History repeats itself, and dance music is not immune to this, albeit cliché, absolute truth. As everyone begins to adopt the fashion stylings of The Fresh Prince of Bel Air and Beverly Hills 90210, dance music is following suit in returning to the ‘90s—the decade that saw the rise of UK garage.
In a nod to the legendary Paradise Garage, the name “speed garage” was coined by UK DJs who were playing American soulful house at a higher tempo. It was marked by heavier basslines, shuffling hats, sampling and pitch-shifting of soulful, R&B vocals, and its lack of adherence to the strict 4/4 beat.
In the UK, artists like MJ Cole and Artful Dodger helped make it a mainstream sound—and they still hold it down today—while artists like the Stanton Warriors defined the sound anew for the underground in the early 2000s. They ran with the breaks vibe to create something entirely fresh and funky.
Over the years, it has broken off and influenced all forms of bass-heavy electronic music, including 2-step, breaks, dubstep, hardcore and grime. Its recent resurgence can be partly attributed to the massive success of artists like Disclosure bringing this classic sound back into the conversation. Of course, from the depths of the underground, a sometimes darker, but always dirty, sound has emerged: bass house. While this edgier, more jackin’ style of house music is deeper than the big room sounds that have ruled the main stage for the last decade, it isn’t exactly deep house. But whatever you decide to call it—G-house, bass house, deep house, garage, jackin’ house—it’s got the goods, and it is making us move.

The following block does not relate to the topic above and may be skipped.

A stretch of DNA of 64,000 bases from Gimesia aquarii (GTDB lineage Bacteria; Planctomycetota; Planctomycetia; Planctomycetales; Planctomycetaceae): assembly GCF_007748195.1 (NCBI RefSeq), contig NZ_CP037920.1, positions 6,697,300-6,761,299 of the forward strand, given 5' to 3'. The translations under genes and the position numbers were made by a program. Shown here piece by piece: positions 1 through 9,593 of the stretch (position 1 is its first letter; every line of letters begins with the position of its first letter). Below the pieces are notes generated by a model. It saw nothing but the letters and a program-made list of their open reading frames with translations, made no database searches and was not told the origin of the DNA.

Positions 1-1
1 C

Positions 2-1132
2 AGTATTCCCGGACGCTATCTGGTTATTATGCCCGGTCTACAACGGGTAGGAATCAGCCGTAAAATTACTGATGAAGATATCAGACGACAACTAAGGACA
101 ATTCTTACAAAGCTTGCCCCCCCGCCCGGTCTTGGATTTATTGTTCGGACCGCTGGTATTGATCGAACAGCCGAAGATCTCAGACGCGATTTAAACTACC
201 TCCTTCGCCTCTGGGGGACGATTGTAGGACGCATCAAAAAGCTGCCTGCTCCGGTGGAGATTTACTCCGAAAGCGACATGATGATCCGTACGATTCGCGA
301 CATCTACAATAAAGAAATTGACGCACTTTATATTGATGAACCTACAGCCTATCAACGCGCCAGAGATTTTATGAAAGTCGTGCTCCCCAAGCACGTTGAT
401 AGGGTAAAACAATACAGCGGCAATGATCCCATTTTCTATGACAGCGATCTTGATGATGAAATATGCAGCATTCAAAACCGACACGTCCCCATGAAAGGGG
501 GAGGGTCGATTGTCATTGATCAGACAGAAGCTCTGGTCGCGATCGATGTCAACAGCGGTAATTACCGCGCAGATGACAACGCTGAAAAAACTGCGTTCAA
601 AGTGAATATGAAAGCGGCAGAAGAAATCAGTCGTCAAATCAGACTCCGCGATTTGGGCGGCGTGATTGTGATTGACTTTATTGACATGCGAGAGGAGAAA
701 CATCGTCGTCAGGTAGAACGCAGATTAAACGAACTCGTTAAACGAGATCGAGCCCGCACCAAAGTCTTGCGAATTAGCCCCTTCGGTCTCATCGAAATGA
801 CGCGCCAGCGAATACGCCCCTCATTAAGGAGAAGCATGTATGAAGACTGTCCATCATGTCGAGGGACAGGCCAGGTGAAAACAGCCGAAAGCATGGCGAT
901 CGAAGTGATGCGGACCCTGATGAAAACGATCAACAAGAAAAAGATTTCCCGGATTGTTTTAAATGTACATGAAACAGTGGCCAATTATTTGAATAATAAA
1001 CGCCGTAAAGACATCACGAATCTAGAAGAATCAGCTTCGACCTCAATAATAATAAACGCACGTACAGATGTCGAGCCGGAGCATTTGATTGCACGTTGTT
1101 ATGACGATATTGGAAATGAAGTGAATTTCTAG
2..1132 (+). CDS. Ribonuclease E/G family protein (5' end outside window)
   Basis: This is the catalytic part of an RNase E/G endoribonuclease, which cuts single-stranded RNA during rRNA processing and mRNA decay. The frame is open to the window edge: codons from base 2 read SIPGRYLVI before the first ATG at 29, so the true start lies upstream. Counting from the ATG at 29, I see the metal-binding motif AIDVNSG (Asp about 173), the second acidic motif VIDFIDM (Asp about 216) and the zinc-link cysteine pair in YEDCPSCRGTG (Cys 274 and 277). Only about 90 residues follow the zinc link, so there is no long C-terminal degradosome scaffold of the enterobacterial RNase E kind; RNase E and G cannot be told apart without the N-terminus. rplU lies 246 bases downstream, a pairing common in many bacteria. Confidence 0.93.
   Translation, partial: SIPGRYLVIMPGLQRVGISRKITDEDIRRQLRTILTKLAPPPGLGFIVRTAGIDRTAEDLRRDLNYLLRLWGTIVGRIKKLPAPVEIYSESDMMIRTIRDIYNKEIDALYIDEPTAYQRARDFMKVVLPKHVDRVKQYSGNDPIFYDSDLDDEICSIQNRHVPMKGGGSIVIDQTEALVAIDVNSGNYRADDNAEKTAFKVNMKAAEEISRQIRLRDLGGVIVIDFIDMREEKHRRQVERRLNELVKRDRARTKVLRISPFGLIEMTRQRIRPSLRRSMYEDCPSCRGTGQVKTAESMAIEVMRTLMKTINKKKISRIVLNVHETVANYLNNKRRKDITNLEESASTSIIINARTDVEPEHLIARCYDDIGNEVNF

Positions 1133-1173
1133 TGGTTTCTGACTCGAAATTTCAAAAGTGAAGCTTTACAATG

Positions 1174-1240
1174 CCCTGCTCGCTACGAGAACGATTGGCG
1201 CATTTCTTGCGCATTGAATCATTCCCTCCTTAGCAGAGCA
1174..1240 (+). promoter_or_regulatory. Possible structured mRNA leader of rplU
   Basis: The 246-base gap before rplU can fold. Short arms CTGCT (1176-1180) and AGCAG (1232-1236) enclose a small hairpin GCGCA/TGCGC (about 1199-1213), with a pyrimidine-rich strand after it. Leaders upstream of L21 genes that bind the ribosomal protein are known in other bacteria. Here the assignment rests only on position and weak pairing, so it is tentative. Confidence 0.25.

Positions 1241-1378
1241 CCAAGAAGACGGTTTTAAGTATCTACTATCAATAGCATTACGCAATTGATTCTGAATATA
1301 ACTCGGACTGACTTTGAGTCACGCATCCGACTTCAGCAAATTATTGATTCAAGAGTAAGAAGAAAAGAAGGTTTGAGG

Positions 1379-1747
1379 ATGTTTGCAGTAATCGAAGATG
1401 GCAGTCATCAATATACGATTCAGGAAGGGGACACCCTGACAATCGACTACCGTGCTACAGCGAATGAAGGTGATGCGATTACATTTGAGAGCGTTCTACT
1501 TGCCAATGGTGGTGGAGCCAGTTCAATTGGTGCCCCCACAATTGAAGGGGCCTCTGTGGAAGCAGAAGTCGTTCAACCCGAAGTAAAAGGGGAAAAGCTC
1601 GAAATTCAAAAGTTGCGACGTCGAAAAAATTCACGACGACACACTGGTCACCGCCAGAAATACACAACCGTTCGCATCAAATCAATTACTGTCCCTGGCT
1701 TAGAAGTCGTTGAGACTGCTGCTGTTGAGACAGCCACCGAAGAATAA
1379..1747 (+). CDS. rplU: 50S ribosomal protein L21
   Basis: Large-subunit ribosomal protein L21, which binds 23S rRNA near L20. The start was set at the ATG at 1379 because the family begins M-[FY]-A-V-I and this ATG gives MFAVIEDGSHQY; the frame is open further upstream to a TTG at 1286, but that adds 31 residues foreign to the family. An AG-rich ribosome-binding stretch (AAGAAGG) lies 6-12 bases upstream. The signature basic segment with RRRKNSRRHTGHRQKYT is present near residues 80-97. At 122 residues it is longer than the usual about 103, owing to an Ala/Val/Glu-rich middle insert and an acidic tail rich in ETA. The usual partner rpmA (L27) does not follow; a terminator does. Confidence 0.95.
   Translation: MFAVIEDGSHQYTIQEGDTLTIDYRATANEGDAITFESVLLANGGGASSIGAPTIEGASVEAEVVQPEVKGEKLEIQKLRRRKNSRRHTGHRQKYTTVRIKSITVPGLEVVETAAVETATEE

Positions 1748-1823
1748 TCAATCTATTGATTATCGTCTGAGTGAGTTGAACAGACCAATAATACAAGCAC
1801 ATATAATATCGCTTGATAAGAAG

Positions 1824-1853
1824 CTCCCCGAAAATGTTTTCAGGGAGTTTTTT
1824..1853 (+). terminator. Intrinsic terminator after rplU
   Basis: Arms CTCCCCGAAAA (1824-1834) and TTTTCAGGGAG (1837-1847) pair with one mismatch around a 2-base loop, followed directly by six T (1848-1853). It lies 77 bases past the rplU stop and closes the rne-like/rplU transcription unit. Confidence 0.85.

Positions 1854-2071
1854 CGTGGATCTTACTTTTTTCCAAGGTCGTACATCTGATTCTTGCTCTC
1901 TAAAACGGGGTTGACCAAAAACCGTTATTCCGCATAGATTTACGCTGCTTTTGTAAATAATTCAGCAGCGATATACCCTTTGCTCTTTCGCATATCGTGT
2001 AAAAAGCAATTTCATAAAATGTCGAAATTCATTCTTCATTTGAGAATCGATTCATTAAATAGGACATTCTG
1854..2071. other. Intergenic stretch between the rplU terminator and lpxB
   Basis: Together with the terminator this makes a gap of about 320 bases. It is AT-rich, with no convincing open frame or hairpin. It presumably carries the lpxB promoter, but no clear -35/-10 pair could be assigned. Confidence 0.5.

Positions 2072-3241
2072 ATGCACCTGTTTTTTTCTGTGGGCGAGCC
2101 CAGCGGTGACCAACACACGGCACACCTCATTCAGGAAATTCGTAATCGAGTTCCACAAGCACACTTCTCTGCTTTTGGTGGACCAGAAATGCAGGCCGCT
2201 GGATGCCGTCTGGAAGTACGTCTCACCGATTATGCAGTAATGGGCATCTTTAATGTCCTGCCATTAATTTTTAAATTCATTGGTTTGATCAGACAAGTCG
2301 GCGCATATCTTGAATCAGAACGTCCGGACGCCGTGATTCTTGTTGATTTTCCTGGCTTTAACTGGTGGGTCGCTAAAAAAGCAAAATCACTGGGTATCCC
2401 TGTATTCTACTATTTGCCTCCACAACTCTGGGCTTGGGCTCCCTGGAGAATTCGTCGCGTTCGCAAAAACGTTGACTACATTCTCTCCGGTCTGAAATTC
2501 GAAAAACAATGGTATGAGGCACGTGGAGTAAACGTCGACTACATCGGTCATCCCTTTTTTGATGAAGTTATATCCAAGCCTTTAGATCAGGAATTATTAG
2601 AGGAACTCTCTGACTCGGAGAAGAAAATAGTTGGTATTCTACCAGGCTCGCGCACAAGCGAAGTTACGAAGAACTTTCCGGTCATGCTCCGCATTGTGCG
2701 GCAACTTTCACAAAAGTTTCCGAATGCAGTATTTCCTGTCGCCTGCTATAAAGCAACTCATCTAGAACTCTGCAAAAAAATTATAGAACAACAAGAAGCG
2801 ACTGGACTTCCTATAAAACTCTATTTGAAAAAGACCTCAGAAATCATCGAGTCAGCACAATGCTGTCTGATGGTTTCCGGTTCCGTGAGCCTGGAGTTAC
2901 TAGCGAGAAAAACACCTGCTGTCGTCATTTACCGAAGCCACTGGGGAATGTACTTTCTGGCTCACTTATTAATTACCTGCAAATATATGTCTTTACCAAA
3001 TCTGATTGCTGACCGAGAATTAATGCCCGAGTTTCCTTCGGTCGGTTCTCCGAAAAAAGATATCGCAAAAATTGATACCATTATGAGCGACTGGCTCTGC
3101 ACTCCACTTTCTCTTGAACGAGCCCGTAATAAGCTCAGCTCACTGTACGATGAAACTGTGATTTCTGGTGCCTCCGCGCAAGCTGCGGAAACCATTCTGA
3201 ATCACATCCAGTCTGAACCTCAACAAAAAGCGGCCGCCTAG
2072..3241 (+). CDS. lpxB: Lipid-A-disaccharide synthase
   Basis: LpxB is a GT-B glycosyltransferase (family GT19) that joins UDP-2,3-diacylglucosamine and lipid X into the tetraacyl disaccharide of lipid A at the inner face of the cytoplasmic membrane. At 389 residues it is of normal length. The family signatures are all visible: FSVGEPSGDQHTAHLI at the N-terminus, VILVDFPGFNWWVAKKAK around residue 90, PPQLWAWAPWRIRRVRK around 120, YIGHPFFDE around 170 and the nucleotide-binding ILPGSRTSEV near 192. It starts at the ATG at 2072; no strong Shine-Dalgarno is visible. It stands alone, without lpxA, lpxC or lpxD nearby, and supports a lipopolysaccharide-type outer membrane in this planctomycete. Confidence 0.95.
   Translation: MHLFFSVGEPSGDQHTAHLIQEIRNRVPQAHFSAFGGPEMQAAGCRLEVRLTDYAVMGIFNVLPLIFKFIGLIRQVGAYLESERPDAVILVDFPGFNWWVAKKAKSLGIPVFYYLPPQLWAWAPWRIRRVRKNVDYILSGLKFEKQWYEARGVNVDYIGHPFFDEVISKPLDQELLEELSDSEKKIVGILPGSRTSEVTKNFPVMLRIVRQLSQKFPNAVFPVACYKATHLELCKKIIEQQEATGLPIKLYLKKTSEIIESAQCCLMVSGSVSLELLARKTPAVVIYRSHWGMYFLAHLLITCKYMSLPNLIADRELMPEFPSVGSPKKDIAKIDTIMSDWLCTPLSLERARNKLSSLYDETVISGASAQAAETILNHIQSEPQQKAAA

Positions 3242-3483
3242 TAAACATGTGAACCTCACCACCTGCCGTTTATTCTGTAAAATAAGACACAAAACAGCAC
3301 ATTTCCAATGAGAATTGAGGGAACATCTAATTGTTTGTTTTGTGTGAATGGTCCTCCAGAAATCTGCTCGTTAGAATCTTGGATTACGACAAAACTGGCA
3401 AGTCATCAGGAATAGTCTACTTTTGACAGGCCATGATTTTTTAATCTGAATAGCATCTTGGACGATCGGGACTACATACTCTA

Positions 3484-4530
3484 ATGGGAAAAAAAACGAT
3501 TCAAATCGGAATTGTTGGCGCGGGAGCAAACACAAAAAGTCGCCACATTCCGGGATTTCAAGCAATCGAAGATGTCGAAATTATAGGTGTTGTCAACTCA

Full story at Insomniac